Kayak fishing is one of my true passions, it’s an amazing sport which is rapidly growing in popularity. There is however some dangerous elements to kayak fishing, If you have recently purchased a fishing kayak, or thinking of taking up this sport take please take some time to consider these basic safety tips. It will ensure that your kayak fishing adventures are fun and safe. Here are 15 Kayak fishing safety tips to get you started.

Check out the video below which runs you through the essential steps of kayak fishing safety. I then take out a beginner on his first kayak fishing adventure and we happen to stumble upon a huge school of salmon. It’s a great watch so make sure to subscribe to the channel if you enjoy the content.

What to do when you first start kayak fishing

The best way to learn and fast track your own skills when you first starting kayak fishing is to go out with other experienced kayak anglers. This is by far the best thing you can do. An experienced kayak fisherman can give you key tips to help get you started. They can also be on the water with you to guide you through your first few sessions to build up your confidence and skills.

If you don’t have any close friends with their own fishing kayak then look to social media fishing or kayaking groups. You’re not alone, there are lots of other people in your area who are also just starting their kayak fishing journey as well. Use social media as a mechanism to connect with other kayak anglers in your area. This is also a great opportunity to make some new friends who share the same passion in your local area.

Good weather is essential to kayak fishing safety

Plain and simple never go out in poor weather conditions!!. Use weather apps to carefully study the weather forecast before planning your trip. Learn to read the wind and swell patterns and how it impacts the area your fishing. There are also very good websites such as Meteye ( Bureau of Meteorology forecast of wind and swell ) and willysweather are good basic weather predicting website. These are great starting spots to get you started. Use some common sense and know when not to launch. If you turn up to your destination and the conditions look unsafe then don’t go out in the water. You will learn this more with experience but never take unnecessary risks.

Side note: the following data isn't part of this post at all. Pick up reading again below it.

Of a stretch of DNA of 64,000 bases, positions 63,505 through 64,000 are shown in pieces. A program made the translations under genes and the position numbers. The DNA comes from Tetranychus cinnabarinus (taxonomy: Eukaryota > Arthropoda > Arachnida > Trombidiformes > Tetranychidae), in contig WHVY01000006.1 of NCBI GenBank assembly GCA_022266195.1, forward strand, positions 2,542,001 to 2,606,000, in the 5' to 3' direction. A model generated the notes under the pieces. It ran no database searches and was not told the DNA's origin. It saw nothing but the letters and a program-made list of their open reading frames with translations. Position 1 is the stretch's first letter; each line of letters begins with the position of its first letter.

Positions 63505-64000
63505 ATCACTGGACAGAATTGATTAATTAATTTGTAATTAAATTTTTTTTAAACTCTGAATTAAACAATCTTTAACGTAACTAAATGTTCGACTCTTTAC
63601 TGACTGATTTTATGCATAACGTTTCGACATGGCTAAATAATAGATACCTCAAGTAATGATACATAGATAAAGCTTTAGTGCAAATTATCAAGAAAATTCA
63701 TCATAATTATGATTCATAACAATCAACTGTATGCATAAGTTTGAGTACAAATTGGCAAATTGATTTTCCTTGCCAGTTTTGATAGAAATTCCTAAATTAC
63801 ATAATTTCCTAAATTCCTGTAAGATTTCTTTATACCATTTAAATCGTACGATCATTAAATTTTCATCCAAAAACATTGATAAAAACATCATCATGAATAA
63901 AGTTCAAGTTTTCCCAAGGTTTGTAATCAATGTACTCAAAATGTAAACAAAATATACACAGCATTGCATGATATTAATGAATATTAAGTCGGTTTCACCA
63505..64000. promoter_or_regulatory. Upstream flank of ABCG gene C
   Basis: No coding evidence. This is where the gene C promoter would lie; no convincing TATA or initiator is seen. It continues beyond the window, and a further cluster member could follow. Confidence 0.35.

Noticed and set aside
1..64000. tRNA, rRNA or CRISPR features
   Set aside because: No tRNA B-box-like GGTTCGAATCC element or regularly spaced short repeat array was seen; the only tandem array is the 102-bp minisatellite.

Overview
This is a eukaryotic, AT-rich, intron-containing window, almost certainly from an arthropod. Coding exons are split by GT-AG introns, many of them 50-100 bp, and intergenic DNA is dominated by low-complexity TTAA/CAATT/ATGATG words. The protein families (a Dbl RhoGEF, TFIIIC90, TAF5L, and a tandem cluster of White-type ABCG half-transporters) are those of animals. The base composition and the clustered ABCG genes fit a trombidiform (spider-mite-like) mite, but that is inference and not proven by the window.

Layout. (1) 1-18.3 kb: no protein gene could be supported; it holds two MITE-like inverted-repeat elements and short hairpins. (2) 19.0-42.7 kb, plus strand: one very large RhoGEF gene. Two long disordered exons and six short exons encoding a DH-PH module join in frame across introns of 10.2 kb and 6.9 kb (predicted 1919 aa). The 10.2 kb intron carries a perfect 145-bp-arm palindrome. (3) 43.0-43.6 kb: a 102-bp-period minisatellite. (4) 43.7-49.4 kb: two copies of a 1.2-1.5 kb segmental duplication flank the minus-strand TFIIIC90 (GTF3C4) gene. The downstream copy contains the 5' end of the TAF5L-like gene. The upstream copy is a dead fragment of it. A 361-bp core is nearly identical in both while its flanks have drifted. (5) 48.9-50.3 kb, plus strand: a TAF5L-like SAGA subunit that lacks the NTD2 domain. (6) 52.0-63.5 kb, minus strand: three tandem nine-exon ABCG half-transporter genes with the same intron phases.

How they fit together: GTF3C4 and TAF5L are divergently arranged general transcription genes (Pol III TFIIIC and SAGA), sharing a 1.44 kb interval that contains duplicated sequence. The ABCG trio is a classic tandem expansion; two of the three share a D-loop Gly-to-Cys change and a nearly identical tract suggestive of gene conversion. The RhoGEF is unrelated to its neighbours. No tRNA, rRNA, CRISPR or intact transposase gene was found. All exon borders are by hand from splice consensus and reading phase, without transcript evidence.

Basic safety gear is essential for kayak fishing safety

Life jackets are an essential item when kayak fishing, it could save your life from many unpredictable situations. Always wear a life jacket regardless of what system you’re fishing either out in the bay or lake. If you purchase one of the more comfortable inflatable life jackets then remember to have it serviced regularly or replaced as per manufacturers instructions. These life jackets have canisters that inflate the jacket when they sense you are in water and these need to be tested and replaced.

Going out into the bay or lake and losing your paddle isn’t a safe situation to be found in. I have seen several people do this and can attest to how scared they were when stuck in that vulnerable situation. Make sure you buy a paddle leash for your paddles. Most retail shops sell them for about $30 a small item but an essential one. Whilst you’re at it buy a couple of rod leashes. This may prevent you from losing a rod or two. I would know I had to learn the hard way.

Be organised on your kayak